02/06/2013 05:38 pm ET Updated Apr 08, 2013

Oppressed (Wo)Man's Burden

As an advocate for a variety of social justice issues, I am consistently in conversation with those who are ignorant of their participation in the perpetuation of oppression. Very recently, I've noticed a pattern among many of these conversations: after being introduced to their role(s) in oppression, the oppressors charge me with the responsibility of continuously showing up in their spaces in order to delineate my concerns further. If/when I don't show up in those spaces, my absence is interpreted as apathy; and, I am accused of neglecting to seize the opportunity to voice my concern. When I welcome the oppressors to my space in order to self-educate, they imagine what takes place in my space, decide not to come, and accuse me and the minority group I'm representing of hypocrisy because they expect to feel excluded. They then recommend that my space be more inclusive of them; then, maybe they can be present. In the meantime, I am expected to show up in their spaces again and again if I ever want them to care.

Herein lies Oppressed (Wo)Man's Burden: Not only are we naturally accountable to the internal wellbeing of our respective communities, but we are also expected to continuously show up in the oppressor's space each and every time we'd like our communities' needs to be heard. To make things even more complex, efforts toward tending to our respective communities are often thwarted by the egotism of those whose privilege is maintained by our oppression. We are encouraged to claim a closet in the Master's house -- the very house we've helped to build -- whisper gently about our oppressions, and cross our fingers in the hopes that He will one day hear us and actually care; hence, leaving no time or energy for us to build houses of our own.

The knee-jerk reaction to these expectations by dedicated social justice activists is simple acquiescence -- we suck it up and do what we need to do for our respective communities. Even if it means not showing up fully in other areas of life, we try our best to manage each of our responsibilities. Furthermore, when we don't fulfill the expectation that we show up in the oppressor's space constantly, we tend to feel guilty. We internalize the very shame they impose upon us as they maintain irresponsibility with regard to understanding our oppressions. So, White people remain not responsible for having a deep knowledge of Black history; heterosexuals remain not responsible for attending gay-straight alliance meetings; and men remain not responsible for picking up a bell hooks book. Instead, the onus falls solely and completely on us -- the oppressed -- to educate them at every turn. But what are the ramifications of this responsibility? (Further oppression!) Isn't oppression perpetuated as I submit to the thought that the only way the oppressors will care about my oppression is if I show up in their spaces and beg them to care about it? (Yes!) When does it become partly their responsibility to educate themselves about my needs and to meet them accordingly? (Never -- at this rate!)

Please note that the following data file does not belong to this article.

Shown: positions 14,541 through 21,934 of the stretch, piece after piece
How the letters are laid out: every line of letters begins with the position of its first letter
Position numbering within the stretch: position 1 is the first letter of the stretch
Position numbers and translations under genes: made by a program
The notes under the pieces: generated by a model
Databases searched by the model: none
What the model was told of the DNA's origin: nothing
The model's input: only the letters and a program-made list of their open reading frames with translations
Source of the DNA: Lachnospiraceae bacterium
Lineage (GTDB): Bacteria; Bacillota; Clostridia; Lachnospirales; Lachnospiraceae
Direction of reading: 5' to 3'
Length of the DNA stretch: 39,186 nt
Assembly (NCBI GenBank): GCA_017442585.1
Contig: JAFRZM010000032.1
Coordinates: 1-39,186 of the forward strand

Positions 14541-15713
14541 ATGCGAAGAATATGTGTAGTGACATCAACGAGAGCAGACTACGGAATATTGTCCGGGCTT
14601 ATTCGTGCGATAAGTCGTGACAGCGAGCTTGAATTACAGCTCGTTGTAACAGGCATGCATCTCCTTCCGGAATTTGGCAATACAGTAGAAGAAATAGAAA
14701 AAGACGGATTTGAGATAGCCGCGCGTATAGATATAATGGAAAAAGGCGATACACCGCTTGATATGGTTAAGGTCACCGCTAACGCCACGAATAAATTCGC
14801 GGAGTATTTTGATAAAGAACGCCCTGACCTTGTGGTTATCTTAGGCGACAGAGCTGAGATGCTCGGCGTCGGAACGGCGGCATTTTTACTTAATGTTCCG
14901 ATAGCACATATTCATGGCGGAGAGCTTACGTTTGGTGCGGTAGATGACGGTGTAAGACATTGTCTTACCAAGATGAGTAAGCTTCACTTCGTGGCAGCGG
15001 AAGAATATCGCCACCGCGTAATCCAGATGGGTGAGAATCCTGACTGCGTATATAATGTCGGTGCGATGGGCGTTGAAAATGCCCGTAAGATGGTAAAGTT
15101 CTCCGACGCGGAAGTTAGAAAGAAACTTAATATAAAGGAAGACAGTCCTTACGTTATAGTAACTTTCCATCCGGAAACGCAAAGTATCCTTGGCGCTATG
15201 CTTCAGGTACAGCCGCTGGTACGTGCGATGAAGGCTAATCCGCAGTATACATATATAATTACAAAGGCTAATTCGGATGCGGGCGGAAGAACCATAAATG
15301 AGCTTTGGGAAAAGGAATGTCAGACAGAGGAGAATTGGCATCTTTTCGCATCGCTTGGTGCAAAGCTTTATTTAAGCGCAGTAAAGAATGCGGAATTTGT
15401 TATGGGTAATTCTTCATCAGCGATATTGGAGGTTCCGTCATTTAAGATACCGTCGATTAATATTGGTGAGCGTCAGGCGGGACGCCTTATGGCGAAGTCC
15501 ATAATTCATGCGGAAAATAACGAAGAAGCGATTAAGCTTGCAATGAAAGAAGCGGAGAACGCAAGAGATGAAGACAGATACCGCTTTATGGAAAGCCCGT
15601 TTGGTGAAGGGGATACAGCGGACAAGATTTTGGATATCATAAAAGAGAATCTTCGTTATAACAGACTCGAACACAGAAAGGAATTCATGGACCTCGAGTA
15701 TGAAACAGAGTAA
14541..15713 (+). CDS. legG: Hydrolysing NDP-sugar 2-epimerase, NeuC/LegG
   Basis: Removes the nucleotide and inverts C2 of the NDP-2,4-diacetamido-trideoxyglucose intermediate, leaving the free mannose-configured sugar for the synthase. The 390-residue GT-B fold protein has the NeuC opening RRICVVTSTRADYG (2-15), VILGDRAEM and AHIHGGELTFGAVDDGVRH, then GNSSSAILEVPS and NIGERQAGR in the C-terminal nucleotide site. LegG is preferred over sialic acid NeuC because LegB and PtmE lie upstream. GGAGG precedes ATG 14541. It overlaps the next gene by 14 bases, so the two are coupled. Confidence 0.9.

This essay is for my bruthas, sistaz, and bristas in the movement with swollen feet and aching hearts; it's for my fellow activists with sore throats and throbbing temples; it's for my partners in justice with tired eyes and upside down smiles. You are not Hercules -- and, you don't have to be! The responsibility you have to ending your oppression should be complimented by your oppressors' responsibility to learn about their role(s) in it. So, don't expend all of your energy trying to make someone a believer! Don't feel stressed about trying to impress the oppressor! Distribute copies of "Unpacking the Invisible Knapsack," tell your friends to watch "Tongues Untied," recommend a local museum, and utilize the energy that you've saved to care for yourself and your community so that you may be at your best to fight the good fight when the necessary occasions arise. And, when the apparent -- but fictive -- unproductive nature of self-care causes you to feel guilty for focusing on yourself or the internal uplift of your community, remember this Audre Lorde quote: "Caring for myself is not self-indulgence, it is self-preservation; and, that is an act of political warfare." Curate your space with only you in mind. This refusal to accept the egotistical wants of the oppressing party helps to eradicate oppression in important ways. The world becomes so much less oppressive as, after accepting the responsibility to consciously self-educate about our oppression, men, White people, heterosexuals, rich people, and all other oppressing parties realize that everything ain't always about them and it doesn't always have to be. So, in accordance with making this dream come true, stay well and be still because you're human.